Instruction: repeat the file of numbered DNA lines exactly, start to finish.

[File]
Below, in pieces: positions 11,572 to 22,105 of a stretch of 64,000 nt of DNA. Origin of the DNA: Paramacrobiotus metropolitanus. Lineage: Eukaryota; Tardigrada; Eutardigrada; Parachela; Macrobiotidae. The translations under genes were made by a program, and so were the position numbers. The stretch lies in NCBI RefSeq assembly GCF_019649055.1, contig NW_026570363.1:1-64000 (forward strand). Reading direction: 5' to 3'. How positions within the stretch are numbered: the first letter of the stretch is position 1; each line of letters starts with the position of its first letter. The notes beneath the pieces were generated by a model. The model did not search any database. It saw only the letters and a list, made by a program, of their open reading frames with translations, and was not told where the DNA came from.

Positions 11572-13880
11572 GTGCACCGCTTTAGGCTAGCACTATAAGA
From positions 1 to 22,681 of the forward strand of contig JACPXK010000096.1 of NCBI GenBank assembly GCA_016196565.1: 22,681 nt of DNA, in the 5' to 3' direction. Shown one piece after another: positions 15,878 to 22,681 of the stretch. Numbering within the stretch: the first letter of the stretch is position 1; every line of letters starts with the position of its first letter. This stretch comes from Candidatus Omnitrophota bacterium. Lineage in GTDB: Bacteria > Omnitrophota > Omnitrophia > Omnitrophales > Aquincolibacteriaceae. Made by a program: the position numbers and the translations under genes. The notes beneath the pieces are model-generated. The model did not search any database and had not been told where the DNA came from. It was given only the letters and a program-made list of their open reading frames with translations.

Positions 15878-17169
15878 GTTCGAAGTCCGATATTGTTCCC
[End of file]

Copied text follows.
Below, in pieces: positions 11,572 to 22,105 of a stretch of 64,000 nt of DNA. Origin of the DNA: Paramacrobiotus metropolitanus. Lineage: Eukaryota; Tardigrada; Eutardigrada; Parachela; Macrobiotidae. The translations under genes were made by a program, and so were the position numbers. The stretch lies in NCBI RefSeq assembly GCF_019649055.1, contig NW_026570363.1:1-64000 (forward strand). Reading direction: 5' to 3'. How positions within the stretch are numbered: the first letter of the stretch is position 1; each line of letters starts with the position of its first letter. The notes beneath the pieces were generated by a model. The model did not search any database. It saw only the letters and a list, made by a program, of their open reading frames with translations, and was not told where the DNA came from.

Positions 11572-13880
11572 GTGCACCGCTTTAGGCTAGCACTATAAGA
From positions 1 to 22,681 of the forward strand of contig JACPXK010000096.1 of NCBI GenBank assembly GCA_016196565.1: 22,681 nt of DNA, in the 5' to 3' direction. Shown one piece after another: positions 15,878 to 22,681 of the stretch. Numbering within the stretch: the first letter of the stretch is position 1; every line of letters starts with the position of its first letter. This stretch comes from Candidatus Omnitrophota bacterium. Lineage in GTDB: Bacteria > Omnitrophota > Omnitrophia > Omnitrophales > Aquincolibacteriaceae. Made by a program: the position numbers and the translations under genes. The notes beneath the pieces are model-generated. The model did not search any database and had not been told where the DNA came from. It was given only the letters and a program-made list of their open reading frames with translations.

Positions 15878-17169
15878 GTTCGAAGTCCGATATTGTTCCC